Green March! I am a fan of anything and everything sakura (I’m a March baby, I love things associated with Japanese culture, and they just have such a pretty look and smell! Last March I got to see them blooming in Portland, Oregon, but it is my dream to get to go to a proper Hanami in Japan one day!), so when I saw actual sakura-flavored tea, and not that common faux-sakura green tea that is everywhere using cherry-flavoring and rose petals (and don’t get me wrong, I freaking love that stuff!) I knew I had to try it!
This tea was ordered from Yunomi, but is made from a Japanese tea company called Chasandai Tea Factory. From what I’ve found from my (limited) research into flavored Japanese sakura teas, usually the sakura leaves and flowers are salted, not sugared (and I have some of the salted variety on order from Lupicia on the way… can’t wait to try those, too! I’ll just consider going way over my tea budget this month on sakura seasonals a birthday present to myself. cough cough) I’ll be curious to compare the differences, but I have to say, this tea is very unique, and I really like it!
First off, and I know this is quite strange to say about a tea that probably everyone would unanimously think of as floral, it comes off very dessert like to me… in fact my very first impression was sugar cookies, and I often don’t even get that feeling from tea blends that are boasting themselves as cookie blends. Yet, it is hard to put my finger on exactly what it is that strikes those feelings in me. I certainly can taste a rich, vegetative sencha note in the base of the tea, and it is obvious this is a quality sencha. But it has a sort of buttery quality to it that reminds me a bit of drinking a Jin Xuan oolong… that creamy/buttery/vegetative note. It just feels a little lighter in body than a Jin Xuan. Then it has this very notable sweetness, both from the sugared leaves and the natural sweetness of the floral quality of the sakura. Somehow those things put together just make it taste somehow very cookie-like to me, rather than like a typical floral tea. It certainly doesn’t read with a heavy floral taste the way rose petal tea does. It’s a very subtle touch.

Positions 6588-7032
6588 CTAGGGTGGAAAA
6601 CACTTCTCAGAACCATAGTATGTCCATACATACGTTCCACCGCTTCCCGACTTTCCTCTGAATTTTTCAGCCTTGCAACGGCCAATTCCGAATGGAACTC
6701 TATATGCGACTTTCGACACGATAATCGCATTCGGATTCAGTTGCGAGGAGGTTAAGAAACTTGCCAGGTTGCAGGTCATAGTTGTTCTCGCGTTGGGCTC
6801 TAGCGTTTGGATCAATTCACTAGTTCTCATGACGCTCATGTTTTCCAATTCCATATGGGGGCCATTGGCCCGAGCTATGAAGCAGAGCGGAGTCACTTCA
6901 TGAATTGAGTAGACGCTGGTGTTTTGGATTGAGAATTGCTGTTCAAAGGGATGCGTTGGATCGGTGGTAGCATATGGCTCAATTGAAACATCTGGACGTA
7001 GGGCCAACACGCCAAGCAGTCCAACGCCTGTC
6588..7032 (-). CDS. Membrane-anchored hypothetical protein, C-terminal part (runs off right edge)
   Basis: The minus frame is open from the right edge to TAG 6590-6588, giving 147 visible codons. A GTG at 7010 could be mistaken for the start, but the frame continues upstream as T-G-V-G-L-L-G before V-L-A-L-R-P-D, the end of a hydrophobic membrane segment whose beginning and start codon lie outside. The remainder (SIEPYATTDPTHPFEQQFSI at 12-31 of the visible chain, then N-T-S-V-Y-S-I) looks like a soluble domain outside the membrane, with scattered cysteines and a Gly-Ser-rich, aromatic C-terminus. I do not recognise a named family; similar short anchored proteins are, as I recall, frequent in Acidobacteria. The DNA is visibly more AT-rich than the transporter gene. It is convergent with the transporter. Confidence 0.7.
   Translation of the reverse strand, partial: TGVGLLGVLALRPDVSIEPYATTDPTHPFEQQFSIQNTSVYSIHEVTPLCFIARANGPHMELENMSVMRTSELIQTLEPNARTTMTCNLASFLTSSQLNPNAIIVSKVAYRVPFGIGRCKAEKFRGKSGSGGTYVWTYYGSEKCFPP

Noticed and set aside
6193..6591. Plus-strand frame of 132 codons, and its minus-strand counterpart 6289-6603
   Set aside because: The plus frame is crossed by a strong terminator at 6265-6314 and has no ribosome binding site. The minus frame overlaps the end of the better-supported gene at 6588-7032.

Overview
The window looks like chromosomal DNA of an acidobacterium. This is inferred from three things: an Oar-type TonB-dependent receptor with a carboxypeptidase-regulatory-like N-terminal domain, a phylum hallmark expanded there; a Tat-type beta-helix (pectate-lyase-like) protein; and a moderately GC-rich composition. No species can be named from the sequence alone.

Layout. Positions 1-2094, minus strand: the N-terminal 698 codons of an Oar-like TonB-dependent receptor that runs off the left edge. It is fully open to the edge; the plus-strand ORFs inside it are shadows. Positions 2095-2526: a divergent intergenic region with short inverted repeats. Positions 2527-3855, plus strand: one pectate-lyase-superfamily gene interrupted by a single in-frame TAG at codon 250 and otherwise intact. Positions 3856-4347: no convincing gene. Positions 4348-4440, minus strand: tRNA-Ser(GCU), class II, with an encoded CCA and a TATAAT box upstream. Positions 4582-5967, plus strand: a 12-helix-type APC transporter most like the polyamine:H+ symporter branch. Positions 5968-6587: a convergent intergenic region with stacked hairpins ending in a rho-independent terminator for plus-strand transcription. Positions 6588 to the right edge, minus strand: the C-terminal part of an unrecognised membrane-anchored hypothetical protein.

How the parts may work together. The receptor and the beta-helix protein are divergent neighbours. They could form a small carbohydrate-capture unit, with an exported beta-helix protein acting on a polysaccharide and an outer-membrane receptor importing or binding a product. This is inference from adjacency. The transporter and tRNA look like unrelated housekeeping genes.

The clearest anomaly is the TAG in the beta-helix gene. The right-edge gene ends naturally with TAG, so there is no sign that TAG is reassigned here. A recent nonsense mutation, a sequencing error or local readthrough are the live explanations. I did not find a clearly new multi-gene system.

The flavor isn’t strong, but it is something very unique. To me it’s like a Jin Xuan that has a subtle sakura petal note instead of that orchid/lilac note that is often lingering under the buttery/vegetal flavor. And it’s just a bit sweeter, hitting this buttercream/cookie note at the back of my throat. If you want something that is going to scream “sakura” at you, honestly the faux teas that taste strongly of cherry and flowers but are accomplishing the deed in an artificial way are going to do it better, because as I’ve discovered, sakura is a very subtle flavor note. But this is quite different, and quite tasty! I’ll definitely be enjoying this, and may try making an iced brew and seeing how that tastes, as well.
Flavors: Butter, Cookie, Cream, Floral, Sugar, Sweet, Vegetal